PPP Extends Olive Branch to PTI Eyeing LG Polls

PPP Extends Olive Branch to PTI Eyeing LG Polls

Asif Ali Zardari’s PPP and Imran Khan’s PTI may be at loggerheads on the national political front, but at the local level, there seems to be some willingness to work together. 

The local chapters of both parties are said to have established contact over the upcoming local government elections in cantonment areas and in an unprecedented move, are said to be considering a seat adjustment in the elections to the Rawalpindi and Chaklala cantonment boards.

Asif Zardari

Local PPP leader and former Baitul Maal head Zamarud Khan reached out to PTI Punjab North General Secretary Zahid Kazmi to arrange meeting on the issue. However, a senior PTI leader told Dawn that the party was not in the mood to form alliances with any political party and wanted to participate in the cantonment elections without others’ help. He said that Zamarud Khan had sent a delegation of local PPP workers to the PTI’s offices on Tuesday afternoon for two hours to initiate talks. He said that the delegates had presented two proposals for seats adjustment as per a 50-per cent sharing formula. On the other hand, a local PPP leader told Dawn the party was having difficulty fielding candidates on all seats as some old party workers had not submitted applications for the polls, forcing them to approach the PTI and Jamaat-i-Islami (JI) for seat adjustments.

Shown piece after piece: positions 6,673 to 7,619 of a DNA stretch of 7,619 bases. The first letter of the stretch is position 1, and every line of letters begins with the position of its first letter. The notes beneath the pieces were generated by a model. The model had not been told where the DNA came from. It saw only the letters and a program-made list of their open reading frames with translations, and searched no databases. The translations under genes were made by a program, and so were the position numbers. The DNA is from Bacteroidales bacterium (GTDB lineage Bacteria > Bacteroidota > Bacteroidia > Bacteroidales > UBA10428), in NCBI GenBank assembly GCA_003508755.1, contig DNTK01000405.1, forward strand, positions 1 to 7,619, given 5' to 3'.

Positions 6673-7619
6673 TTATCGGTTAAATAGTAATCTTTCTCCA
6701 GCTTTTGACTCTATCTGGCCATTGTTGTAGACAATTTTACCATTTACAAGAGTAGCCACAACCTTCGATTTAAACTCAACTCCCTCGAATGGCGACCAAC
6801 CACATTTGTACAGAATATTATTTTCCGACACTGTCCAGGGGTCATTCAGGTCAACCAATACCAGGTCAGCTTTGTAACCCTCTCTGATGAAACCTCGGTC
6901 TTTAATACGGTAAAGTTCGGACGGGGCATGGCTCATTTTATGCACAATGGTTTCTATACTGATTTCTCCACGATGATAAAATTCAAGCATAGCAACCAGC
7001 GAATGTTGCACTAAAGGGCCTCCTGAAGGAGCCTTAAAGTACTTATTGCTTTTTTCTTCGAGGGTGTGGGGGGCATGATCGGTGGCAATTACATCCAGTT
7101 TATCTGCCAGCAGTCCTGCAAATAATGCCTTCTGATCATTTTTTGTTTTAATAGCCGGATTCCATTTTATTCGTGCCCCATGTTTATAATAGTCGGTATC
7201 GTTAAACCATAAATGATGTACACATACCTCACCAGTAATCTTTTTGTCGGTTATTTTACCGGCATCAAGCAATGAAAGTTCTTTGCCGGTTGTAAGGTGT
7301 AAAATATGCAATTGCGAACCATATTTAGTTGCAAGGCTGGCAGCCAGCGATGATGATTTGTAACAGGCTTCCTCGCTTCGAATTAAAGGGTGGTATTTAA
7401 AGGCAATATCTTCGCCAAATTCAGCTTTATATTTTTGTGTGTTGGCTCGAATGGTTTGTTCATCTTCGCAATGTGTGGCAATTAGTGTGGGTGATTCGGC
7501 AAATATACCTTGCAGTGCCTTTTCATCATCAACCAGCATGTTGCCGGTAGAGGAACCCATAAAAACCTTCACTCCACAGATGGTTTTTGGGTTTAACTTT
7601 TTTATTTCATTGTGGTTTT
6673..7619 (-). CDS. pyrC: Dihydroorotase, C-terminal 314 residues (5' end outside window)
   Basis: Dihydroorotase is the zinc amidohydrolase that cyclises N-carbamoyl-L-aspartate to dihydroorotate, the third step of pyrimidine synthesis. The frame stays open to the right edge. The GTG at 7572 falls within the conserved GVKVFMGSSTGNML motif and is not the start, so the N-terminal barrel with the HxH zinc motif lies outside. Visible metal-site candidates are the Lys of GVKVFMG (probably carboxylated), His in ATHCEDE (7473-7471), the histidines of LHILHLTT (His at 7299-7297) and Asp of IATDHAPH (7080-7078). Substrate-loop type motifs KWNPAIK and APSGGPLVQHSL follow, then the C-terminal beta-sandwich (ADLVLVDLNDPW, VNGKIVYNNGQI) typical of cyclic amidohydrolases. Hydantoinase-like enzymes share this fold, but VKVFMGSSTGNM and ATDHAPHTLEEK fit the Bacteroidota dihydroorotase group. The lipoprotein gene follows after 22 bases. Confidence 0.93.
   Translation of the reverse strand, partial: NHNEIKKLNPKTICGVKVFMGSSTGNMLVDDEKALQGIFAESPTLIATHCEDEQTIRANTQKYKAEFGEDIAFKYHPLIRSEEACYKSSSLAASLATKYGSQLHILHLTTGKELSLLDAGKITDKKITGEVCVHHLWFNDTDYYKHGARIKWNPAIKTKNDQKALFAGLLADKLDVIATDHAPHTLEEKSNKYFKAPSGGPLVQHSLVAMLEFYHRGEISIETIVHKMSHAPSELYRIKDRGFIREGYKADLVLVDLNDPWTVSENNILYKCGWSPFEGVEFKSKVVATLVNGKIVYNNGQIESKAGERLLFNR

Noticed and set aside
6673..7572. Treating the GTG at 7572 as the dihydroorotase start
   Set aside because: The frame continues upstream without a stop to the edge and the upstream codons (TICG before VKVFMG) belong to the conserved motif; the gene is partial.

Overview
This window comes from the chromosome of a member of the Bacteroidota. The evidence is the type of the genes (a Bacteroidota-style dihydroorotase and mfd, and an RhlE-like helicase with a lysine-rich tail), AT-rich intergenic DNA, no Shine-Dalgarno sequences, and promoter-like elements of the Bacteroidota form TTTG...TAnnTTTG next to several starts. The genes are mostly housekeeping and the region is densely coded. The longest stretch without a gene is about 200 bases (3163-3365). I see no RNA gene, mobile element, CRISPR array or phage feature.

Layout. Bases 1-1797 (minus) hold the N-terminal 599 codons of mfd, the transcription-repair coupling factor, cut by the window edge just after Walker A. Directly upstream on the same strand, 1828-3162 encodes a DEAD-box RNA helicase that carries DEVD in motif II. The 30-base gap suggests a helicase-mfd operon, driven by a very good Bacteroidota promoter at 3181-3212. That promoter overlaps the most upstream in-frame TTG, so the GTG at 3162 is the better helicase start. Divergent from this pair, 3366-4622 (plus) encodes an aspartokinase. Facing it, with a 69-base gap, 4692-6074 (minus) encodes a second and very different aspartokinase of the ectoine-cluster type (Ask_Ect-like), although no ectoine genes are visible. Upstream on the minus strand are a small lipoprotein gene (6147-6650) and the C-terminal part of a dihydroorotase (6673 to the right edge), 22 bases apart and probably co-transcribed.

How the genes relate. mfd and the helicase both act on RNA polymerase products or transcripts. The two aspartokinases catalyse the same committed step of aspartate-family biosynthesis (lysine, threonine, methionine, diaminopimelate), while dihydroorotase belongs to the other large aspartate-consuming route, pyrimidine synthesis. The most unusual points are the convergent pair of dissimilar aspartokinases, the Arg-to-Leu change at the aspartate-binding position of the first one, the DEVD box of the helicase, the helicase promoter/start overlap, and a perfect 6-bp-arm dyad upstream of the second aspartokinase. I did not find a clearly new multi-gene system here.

“During the previous PPP regime, local workers were ignored and most people were not ready to support the party in the cantonment elections. Workers who ran the party’s affairs in cantonment areas had either joined the PTI or opted to stay at home. A week ago, prominent PPP leader Babu Adrees had joined the PTI too and was expected to contest the election on a PTI ticket,” he said. He said that a total of 20 potential PPP candidates had submitted nomination papers with returning officers, but the party had yet to announce the final candidates. He said that the PPP did not approach the ruling PML-N for seat adjustment because party workers were opposed to the idea and fed up of their regressive approach to administration.